When Google decided to port the excellent image management software Picasa over to Linux, they opted to use WINE to do so. What isn't clear is why exactly, when there are far better options like GTK out there.
Picasa is a great image management application, supporting most digital formats and offering a huge range of features, both for image archiving and manipulation. If you manage digital photos on a PC, or even a large video library for that matter, you would be hard pressed to find a comparable package without shelling out some moolah. It's powerful, and, above all, easy to use powerfully.
Linux needs an application like this. Google saw this, but rather than porting Picasa as a native Linux application, they have chosen to use WINE, a Linux port of the Win32 architecture.
This begs the question: Why?
A far more intelligent and forward-thinking decision would have been to port the interface to GTK (Gimp Tool Kit) because doing so would unify the interface portion of the program on all platforms. GTK is available for OS X, and there's no Mac version of Picasa yet, so why not kill the proverbial two birds with one bullish application - wrapped in a mixed metaphor? Instead, users have to install Picasa with some bundled WINE components in order to run the program.
WINE is a great piece of software, don't get me wrong. Considering that it runs World of Warcraft (v1.10.x) without a hitch, and is a total rewrite of the Win32 API, it's safe to say that it's an impressive product. However, it is still Windows creeping on to the Linux desktop, even if it's just in the form of "Locate file..." dialogue boxes at the moment.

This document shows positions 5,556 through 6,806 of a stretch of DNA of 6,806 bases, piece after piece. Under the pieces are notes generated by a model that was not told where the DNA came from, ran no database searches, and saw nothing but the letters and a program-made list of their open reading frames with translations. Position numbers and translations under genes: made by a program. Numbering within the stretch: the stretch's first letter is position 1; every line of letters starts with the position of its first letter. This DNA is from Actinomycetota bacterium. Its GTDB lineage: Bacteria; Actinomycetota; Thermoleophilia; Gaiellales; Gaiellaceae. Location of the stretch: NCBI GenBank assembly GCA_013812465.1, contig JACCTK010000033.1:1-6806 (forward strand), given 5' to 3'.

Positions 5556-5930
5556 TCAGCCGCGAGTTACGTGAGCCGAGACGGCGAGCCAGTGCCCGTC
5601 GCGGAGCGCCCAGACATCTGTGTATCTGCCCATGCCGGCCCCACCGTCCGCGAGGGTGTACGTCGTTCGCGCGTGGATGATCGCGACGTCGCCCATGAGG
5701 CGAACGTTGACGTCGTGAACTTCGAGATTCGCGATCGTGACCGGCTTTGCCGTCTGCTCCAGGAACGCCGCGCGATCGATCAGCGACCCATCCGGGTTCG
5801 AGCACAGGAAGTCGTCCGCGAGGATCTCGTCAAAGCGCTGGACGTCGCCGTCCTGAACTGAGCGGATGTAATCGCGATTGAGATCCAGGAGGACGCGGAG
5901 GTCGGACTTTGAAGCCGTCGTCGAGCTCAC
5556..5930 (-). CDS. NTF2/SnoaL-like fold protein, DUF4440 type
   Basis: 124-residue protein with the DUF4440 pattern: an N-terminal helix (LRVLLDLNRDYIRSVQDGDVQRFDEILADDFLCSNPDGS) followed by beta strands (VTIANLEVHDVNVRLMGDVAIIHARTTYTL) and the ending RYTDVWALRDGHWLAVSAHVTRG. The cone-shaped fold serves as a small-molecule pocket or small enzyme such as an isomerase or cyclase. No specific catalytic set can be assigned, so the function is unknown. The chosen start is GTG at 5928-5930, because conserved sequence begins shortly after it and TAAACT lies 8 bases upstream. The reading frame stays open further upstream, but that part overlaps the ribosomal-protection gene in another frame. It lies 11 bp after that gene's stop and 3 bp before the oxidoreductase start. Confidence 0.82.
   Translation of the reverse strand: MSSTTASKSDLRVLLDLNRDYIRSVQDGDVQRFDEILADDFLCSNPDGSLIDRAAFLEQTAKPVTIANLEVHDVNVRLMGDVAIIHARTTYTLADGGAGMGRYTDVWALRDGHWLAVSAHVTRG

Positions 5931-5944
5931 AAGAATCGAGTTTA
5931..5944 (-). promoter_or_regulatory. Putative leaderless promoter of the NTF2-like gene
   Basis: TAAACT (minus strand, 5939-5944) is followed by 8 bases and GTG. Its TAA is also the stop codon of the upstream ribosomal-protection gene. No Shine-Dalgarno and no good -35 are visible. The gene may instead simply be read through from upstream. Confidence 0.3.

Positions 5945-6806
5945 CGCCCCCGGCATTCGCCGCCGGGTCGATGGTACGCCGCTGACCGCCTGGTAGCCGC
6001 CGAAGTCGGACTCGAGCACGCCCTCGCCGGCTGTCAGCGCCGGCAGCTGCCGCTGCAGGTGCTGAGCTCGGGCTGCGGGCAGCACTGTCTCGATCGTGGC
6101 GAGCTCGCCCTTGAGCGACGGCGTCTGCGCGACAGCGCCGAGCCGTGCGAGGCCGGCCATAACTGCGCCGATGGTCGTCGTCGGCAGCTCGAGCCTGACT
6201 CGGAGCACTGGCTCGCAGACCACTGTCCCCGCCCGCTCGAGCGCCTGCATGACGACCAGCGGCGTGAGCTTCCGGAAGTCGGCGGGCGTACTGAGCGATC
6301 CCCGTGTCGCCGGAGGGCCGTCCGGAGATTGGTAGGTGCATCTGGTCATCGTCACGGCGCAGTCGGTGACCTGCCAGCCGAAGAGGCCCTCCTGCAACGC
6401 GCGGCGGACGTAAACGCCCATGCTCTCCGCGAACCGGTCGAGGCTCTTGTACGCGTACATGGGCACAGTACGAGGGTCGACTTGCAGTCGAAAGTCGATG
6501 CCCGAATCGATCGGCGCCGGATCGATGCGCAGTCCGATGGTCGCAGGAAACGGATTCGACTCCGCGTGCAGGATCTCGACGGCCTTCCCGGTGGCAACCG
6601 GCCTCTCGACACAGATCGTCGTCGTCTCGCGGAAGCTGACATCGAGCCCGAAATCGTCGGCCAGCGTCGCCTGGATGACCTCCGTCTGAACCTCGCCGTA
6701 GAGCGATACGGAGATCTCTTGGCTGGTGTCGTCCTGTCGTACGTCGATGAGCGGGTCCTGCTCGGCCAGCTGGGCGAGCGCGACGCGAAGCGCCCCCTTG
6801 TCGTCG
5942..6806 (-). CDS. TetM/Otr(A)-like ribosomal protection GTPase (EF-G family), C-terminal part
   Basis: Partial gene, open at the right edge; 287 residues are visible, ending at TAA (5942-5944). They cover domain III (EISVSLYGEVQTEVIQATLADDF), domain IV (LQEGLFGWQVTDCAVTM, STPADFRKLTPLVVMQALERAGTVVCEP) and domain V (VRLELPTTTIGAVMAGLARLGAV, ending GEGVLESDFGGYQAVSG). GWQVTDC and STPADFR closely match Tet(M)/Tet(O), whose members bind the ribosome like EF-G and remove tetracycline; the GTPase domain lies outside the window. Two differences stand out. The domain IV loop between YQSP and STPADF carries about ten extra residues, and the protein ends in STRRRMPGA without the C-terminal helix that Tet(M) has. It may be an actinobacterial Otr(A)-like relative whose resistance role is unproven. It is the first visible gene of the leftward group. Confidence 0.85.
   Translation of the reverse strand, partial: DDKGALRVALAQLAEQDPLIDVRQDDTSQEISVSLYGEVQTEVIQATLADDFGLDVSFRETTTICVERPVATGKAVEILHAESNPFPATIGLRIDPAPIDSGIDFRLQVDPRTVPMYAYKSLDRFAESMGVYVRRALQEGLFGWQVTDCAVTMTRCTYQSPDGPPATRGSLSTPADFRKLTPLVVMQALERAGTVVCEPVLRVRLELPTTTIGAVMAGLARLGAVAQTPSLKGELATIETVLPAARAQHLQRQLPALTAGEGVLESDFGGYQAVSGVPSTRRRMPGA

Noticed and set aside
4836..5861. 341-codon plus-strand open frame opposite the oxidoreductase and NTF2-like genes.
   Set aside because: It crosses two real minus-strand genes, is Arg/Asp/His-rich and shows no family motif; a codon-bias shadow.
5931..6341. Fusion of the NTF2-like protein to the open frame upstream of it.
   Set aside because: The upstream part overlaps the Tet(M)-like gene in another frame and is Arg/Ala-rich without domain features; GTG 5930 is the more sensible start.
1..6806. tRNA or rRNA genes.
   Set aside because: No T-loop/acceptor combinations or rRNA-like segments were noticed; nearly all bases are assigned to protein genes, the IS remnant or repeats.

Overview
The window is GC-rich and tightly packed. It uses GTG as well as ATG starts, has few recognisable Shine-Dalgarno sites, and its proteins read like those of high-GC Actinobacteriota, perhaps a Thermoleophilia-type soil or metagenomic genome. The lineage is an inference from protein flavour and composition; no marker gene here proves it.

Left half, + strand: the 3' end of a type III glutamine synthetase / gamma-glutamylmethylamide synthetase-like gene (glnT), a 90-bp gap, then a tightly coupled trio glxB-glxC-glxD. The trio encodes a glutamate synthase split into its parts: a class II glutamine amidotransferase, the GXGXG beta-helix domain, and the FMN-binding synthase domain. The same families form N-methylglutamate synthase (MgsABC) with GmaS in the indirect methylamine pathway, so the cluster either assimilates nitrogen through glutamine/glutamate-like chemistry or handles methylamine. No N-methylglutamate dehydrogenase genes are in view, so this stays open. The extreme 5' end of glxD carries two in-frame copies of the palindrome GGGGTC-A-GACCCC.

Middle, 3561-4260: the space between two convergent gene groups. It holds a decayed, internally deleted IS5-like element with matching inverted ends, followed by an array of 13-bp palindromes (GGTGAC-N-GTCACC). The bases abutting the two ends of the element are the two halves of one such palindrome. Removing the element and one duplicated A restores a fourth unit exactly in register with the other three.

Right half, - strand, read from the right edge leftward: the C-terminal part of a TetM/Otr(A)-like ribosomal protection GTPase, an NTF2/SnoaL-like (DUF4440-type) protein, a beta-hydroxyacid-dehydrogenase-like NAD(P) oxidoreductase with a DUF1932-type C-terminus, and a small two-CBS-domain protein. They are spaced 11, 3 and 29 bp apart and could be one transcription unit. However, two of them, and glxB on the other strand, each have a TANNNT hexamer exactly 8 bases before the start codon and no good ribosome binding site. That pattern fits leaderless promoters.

So what of the newbie user? Perhaps they might find a use for it, especially as the install process has been simplified to the extent that the portion of WINE that is required by the program is compiled into the binary, making it about the closest thing to "1 click install" you can get with Linux. Given these facts, it's fair to assume that the package is partially aimed at potential switchers, as there are no consumer digital cameras (I know of at least) that ship Linux image management software on their install disks, leaving WINE as the only option anyway.
So, there's definitely a market for the software, albeit a small one. However, it still feels disappointing to not be getting the real thing in a Linux port, especially coming from Google. Not that it would be better from another company, but we do expect more from the little San Jose outfit because they have done so much in the way of endorsing and publicly supporting open source.
Come on Google, give us a native version of Picasa. Use GTK for all versions of the program, and, in doing so, show the world that you really support open source software for real, and not just when it makes Redmond look bad.